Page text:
How transforming global food systems can reduce GHG emissions - in Canada, with a focus on food waste
On January 15 in Oslo, the prestigious medical journal Lancet launched the results and recommendations of the EAT-Lancet Commission, composed of 37 experts from 16 countries. Their report, “Food in the Anthropocene: the EAT–Lancet Commission on healthy diets from sustainable food systems”, analyzes human diet and food production in light of the Paris Agreement, and the fact that food production contributes about 30 percent of global greenhouse gas emissions. The Lancet report recommends cutting meat consumption in half, greatly reducing food waste, and replacing resource-intensive farming methods with approaches that require less fertilizer, and replenish the soil. The authors estimate that wide-spread adoption of plant-based diets could reduce agricultural emissions by up to 80 percent, and changes in food production practices (including tackling food waste) could cut an additional 10 percent in 2050. In Canada, "The Avoidable Crisis of Food Waste” was released in January, stating that Canada is one of the most wasteful countries in the world with an estimated 58 per cent of all food produced in Canada lost or wasted. Dozens of recommendations are provided in the accompanying 32-page “Roadmap” for farmers, producers, retailers, restaurant owners, and government. Continue reading →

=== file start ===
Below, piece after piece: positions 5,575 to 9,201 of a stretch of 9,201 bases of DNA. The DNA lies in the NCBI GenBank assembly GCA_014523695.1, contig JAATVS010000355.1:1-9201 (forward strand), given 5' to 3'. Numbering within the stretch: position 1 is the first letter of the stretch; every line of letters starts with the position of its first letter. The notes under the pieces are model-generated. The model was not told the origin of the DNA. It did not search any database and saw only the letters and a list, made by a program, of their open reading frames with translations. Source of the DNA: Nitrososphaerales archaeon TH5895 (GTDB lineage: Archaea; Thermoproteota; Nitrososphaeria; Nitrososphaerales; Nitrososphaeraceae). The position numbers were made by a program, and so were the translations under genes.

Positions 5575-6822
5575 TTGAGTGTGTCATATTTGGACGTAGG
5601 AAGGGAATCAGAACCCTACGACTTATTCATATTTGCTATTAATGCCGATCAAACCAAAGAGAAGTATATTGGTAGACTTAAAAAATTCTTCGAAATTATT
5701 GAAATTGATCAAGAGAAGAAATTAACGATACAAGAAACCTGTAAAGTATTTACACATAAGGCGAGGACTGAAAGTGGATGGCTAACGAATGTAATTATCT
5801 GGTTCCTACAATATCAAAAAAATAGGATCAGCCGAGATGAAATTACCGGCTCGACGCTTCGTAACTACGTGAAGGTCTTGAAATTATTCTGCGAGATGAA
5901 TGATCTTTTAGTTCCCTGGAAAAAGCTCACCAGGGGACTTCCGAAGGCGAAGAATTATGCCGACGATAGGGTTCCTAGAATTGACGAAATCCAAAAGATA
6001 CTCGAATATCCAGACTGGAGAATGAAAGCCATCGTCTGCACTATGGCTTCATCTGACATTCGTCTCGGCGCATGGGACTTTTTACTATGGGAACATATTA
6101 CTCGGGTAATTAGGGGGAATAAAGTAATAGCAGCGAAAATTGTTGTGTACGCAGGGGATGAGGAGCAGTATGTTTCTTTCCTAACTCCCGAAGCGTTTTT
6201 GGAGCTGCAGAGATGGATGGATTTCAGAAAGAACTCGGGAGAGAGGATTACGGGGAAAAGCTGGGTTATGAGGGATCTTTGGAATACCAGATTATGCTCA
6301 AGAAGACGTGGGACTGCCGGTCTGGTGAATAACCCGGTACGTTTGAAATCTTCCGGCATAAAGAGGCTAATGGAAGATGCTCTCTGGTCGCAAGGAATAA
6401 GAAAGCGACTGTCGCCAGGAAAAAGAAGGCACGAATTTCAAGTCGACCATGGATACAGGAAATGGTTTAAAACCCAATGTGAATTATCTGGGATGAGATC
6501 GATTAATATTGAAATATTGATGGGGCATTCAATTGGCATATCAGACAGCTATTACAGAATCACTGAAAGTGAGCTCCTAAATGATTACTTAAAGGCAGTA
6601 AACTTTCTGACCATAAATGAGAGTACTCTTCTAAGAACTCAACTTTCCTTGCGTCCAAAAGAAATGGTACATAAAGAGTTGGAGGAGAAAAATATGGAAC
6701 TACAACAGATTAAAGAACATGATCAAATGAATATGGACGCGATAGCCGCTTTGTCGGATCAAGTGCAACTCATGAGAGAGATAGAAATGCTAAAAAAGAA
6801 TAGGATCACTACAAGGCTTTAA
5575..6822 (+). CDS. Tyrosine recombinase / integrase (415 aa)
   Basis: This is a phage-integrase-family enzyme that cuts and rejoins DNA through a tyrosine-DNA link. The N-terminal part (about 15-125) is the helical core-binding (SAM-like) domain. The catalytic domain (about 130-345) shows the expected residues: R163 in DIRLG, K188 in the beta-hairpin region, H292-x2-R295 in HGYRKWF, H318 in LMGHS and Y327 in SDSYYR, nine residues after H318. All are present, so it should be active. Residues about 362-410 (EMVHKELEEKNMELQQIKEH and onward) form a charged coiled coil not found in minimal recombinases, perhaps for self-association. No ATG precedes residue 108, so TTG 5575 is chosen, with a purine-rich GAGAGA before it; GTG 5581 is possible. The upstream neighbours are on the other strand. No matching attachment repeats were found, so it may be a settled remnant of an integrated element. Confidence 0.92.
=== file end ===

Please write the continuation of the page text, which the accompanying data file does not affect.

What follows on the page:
Climate litigation in Canada - first youth, now Victoria B.C. may take to the courts